University of Hertfordshire

From the same journal

By the same authors

  • Thomas Stonier
  • Bhavan Prasad Rai
  • Mariele Trimboli
  • Ahmed Abroaf
  • Amit Patel
  • S. Gowrie-Mohan
  • Venkat Prasad
  • Nikhil Vasdev
  • Jim Adshead
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Original languageEnglish
Pages (from-to)389-398
Number of pages10
JournalJournal of robotic surgery
Early online date10 Aug 2017
Publication statusPublished - 1 Dec 2017


To evaluate if early unclamping (EUC) of the renal pedicle compromises perioperative outcomes in minimally invasive partial nephrectomy (PN). The cohort study includes all robot-assisted PN performed between September 2012 and September 2015 by a single surgeon at the Lister Hospital, Stevenage, UK. The systematic review and meta-analysis was performed according to the PRISMA guidelines identifying studies comparing EUC and standard unclamping (SUC) in either laparoscopic or robot-assisted PN. The Lister cohort prospectively reported 84 cases of robot-assisted PN (SUC = 22, EUC = 62) with a mean age of 58 years (SD = 11). The operative time (OT), estimated blood loss (EBL) and warm ischaemia time (WIT) were 186.5 min (SD = 33.8), 125.5 mls (SD = 188.91) and 16.7 min (SD = 5.6), respectively. The data from the Lister cohort were included in the meta-analysis. The systematic review identified four studies, encompassing 666 cases (313 SUC, 353 EUC), for inclusion in the final analysis. There was a statistically significant difference in WIT in favour of the EUC group [−10.59 min (95% CI −16.58, −4.60)]. Specifically, the reduction in WIT was more pronounced in laparoscopic PN (−15.43 min (95% CI −19.05, −11.81)), when compared with the robotic PN [−5.60 min (95% CI −5.70, −5.50)]. There was no statistical difference in OT [−3.97 min (95% CI −14.22, 6.28)]. EBL was found to be increased in the EUC group [71.39 ml (95% CI −0.78, 143.56)]. There was no statistically significant difference in transfusion rates or complications between the two groups. The EUC technique for robot-assisted PN appears to offer a safe limited period of WIT without compromising perioperative outcomes and morbidity.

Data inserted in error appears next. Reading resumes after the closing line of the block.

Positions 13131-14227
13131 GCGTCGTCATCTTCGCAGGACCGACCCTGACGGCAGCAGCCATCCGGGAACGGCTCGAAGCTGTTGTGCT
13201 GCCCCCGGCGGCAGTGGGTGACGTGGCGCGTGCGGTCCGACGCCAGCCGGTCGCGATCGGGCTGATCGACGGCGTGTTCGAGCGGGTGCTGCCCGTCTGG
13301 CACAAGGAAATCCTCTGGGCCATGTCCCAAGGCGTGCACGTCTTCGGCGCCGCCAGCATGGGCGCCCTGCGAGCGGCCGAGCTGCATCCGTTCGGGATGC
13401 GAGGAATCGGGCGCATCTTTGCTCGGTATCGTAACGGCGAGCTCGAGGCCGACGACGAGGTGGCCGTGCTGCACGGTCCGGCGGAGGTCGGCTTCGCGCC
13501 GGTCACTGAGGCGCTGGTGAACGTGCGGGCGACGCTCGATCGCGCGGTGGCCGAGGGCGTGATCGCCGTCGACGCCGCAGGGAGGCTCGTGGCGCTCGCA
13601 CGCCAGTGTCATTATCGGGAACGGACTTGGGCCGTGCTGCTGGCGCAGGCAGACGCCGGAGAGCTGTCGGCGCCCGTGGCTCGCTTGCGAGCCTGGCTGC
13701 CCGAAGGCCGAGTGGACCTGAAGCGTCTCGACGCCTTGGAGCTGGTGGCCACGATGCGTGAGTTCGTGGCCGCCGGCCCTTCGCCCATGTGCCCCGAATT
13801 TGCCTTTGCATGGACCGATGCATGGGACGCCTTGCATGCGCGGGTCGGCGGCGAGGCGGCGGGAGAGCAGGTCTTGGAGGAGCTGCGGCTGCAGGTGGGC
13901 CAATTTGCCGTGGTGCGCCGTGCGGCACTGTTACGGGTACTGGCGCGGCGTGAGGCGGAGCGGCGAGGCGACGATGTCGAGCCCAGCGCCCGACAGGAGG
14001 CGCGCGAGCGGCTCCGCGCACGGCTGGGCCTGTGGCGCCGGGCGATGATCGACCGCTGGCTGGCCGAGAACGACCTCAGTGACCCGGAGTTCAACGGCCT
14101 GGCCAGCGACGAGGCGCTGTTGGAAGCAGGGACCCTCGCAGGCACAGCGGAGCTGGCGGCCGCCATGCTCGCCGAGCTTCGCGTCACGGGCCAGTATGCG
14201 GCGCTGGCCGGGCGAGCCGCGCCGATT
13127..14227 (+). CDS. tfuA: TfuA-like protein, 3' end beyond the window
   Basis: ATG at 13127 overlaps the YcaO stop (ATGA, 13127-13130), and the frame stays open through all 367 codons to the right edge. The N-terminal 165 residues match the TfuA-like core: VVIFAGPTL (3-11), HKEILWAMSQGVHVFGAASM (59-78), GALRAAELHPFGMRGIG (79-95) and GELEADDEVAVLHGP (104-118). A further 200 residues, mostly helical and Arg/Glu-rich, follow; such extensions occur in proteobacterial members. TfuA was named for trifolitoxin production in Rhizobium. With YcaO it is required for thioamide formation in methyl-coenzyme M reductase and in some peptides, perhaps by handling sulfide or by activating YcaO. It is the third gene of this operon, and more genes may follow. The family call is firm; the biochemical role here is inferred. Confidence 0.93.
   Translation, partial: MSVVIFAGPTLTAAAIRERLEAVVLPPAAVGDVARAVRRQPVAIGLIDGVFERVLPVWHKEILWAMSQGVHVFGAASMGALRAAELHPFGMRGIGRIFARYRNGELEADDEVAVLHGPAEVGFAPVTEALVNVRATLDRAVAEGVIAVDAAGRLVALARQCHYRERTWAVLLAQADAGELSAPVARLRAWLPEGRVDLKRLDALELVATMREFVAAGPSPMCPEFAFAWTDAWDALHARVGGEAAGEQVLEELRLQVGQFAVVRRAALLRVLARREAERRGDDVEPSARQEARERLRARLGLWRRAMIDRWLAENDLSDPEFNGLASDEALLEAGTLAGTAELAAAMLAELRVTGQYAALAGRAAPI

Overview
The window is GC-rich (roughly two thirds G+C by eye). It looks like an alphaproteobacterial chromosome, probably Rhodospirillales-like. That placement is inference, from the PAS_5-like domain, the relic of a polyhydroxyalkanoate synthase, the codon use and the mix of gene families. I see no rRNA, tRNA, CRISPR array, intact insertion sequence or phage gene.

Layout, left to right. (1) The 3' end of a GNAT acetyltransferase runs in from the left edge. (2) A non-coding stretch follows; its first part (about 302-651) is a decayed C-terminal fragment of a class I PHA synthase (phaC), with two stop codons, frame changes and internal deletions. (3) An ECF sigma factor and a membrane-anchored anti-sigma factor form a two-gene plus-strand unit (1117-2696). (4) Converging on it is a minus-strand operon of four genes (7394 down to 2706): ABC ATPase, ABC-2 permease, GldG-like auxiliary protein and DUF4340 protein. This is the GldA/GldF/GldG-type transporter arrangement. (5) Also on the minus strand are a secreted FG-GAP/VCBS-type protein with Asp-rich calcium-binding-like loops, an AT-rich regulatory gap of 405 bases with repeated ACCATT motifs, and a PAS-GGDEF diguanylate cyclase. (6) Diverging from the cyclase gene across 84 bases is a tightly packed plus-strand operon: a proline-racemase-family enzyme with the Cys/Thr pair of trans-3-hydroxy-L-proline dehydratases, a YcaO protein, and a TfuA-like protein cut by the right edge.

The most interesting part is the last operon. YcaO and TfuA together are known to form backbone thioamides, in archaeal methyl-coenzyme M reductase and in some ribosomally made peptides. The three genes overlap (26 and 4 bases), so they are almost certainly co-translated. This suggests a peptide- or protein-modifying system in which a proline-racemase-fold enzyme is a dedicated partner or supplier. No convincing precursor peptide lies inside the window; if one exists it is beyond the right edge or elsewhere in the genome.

© Springer-Verlag London Ltd. 2017

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